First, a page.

And the situation does not look promising in the years ahead. Though Twitter continues to promote the use of Twitter data for social good, it also continues to shut down non-profit initiatives who step outside the letter of Twitter Law. In June of this year, for example, Twitter rescinded API access from Politwoops in the US, a non-commercial website that captures and publishes the tweets deleted by US government officials and campaign accounts. Twitter cited a violation of their user agreement, which forbids the re-publication of deleted content. Despite a 2012 agreement with the site, Twitter shut down Politwoops, who openly undermined the platform's exclusive data ownership, ownership partially established through that same user agreement they claimed Politwoops was violating. Throughout August, Twitter proceeded to rescind API access from Politwoops sites in more than 30 countries who have been collecting deleted tweets since Open State launched the site in 2010. To prevent the loss of valuable public records, Open State uploaded over a million deleted tweets from across 35 countries to the Internet Archive for preservation, but Politwoops will no longer be collecting newly deleted tweets by our politicians and state officials.


This episode with Politwoops reflects the bigger picture of social media data ownership. In 'The Politics of Twitter Data', Puschmann and Burgess articulate:

'It follows that only corporate and government actors—who possess both the intellectual and financial resources to succeed in this race—can afford to participate, and that the emerging data market will be shaped to their interests. End users (both private individuals and non-profit institutions) are without a place in it, except in the role of passive producers of data' (p. 52).

It should be emphasized here, again, that platform ownership of user data is largely established through Terms and Conditions where most platforms (not just Twitter) have decided they own user data, because the data is created using their service and held on their servers. Whether or not these types of user agreements constitute 'consent' for all types of re-use of that data is currently under debate (see for instance the report by Fred H. Cate). In the meantime, making progress in research and non-commercial heritage collections will face continued opposition from the platforms and resellers who profit from exclusive rights to the content generated by its users. In other words, making progress in using social data to HELP the users who create that data and in preserving that data for future generations face a long, hard road ahead. of Gnip says it himself: 'Data is not free, and there's always someone out there that wants to buy it. As an end-user, educate yourself with how the content you create using someone else's service could ultimately be used by the service-provider' (Jud Valeski, CEO of Gnip, qtd. in Puschmann and Burgess). Though I admit I read those words with a hint of derision, coming as they do from a company instructing us to educate ourselves about how they plan to take advantage of us or else we have no place to complain when they do. To be clear, I am happy social media platforms have found a means of financially supporting their infrastructures and even making a profit—they provide an essential public good. However, the restrictions that prevent user data from helping the individuals who have created it should greatly concern both users, platforms, and policy-makers.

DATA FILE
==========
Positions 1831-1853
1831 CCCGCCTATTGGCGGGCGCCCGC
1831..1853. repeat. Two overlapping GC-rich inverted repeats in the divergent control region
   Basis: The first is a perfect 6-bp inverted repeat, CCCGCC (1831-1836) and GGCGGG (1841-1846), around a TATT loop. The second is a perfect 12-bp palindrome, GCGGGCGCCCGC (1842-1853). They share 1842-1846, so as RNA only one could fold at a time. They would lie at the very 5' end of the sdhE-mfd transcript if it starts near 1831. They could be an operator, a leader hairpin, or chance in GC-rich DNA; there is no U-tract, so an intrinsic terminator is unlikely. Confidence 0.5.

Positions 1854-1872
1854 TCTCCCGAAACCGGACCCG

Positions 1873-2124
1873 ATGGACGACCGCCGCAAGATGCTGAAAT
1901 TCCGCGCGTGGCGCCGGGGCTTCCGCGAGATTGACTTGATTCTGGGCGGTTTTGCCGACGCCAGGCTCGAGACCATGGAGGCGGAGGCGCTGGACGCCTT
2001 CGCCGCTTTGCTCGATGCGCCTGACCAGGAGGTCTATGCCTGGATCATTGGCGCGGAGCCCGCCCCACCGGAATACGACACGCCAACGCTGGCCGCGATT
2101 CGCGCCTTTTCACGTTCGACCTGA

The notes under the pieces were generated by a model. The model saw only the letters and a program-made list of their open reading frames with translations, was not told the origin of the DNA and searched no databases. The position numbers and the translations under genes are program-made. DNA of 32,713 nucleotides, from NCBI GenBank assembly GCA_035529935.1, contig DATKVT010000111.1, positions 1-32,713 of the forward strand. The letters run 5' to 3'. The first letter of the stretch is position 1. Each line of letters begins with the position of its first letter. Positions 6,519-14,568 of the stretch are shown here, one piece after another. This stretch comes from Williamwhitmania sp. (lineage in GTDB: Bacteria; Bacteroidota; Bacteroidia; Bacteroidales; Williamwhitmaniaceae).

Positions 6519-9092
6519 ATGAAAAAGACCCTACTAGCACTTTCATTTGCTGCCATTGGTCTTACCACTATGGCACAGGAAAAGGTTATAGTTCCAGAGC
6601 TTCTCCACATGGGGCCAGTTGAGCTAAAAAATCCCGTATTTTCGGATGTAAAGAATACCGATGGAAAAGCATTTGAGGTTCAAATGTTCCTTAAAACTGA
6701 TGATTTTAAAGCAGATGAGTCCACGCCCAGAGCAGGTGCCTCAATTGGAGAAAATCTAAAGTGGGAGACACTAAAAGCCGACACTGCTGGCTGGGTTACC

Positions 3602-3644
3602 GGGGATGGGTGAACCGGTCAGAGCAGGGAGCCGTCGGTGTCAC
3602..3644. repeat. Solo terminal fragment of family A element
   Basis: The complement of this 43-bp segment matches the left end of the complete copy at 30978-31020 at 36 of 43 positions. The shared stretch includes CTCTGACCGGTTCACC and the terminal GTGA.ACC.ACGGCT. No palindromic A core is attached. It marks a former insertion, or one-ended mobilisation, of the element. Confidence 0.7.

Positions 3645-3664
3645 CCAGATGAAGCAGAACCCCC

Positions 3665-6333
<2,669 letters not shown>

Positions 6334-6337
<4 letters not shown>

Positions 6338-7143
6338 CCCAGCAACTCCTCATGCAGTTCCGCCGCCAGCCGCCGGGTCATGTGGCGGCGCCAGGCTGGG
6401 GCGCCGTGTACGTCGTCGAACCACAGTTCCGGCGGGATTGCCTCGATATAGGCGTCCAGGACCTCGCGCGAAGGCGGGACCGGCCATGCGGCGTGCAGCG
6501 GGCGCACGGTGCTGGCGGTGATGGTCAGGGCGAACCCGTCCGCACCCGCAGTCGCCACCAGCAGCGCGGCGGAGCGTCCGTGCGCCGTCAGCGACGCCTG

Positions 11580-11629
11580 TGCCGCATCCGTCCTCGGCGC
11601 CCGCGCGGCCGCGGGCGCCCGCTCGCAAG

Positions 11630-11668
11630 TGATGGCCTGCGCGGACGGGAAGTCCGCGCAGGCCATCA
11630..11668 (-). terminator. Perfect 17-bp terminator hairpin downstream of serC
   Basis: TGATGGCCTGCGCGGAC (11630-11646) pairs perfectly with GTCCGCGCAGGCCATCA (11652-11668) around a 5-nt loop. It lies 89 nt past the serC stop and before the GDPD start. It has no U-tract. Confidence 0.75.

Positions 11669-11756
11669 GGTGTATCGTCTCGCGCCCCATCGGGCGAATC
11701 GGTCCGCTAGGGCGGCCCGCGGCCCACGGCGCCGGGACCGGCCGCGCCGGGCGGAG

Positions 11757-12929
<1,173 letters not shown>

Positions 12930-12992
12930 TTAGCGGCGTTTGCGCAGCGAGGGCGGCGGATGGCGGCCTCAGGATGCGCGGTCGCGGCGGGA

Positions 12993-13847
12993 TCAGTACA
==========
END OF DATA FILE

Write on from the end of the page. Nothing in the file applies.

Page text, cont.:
Before I leave, I just want to direct readers to a couple of resources for social media users. Though many of the readers of this post may be conscientious when it comes to privacy settings, there are a number of services to help users 'unveil' how social media platforms use their data. Digital Shadow shows where your Facebook data has been used and AVG PrivacyFix will perform a privacy audit of your Facebook and Google Accounts.

For a more positive spin on the non-commercial use of social media, watch this space. Regardless of all the paranoid anti-corporate ranting above, there are social media researchers and heritage institutions doing (very carefully) really cool stuff with social media.








Puschmann, C and Burgess, J (2014), 'The Politics of Twitter Data', In K Weller et. al. (Eds) Twitter and Society, New York: Peter Lang Publishing.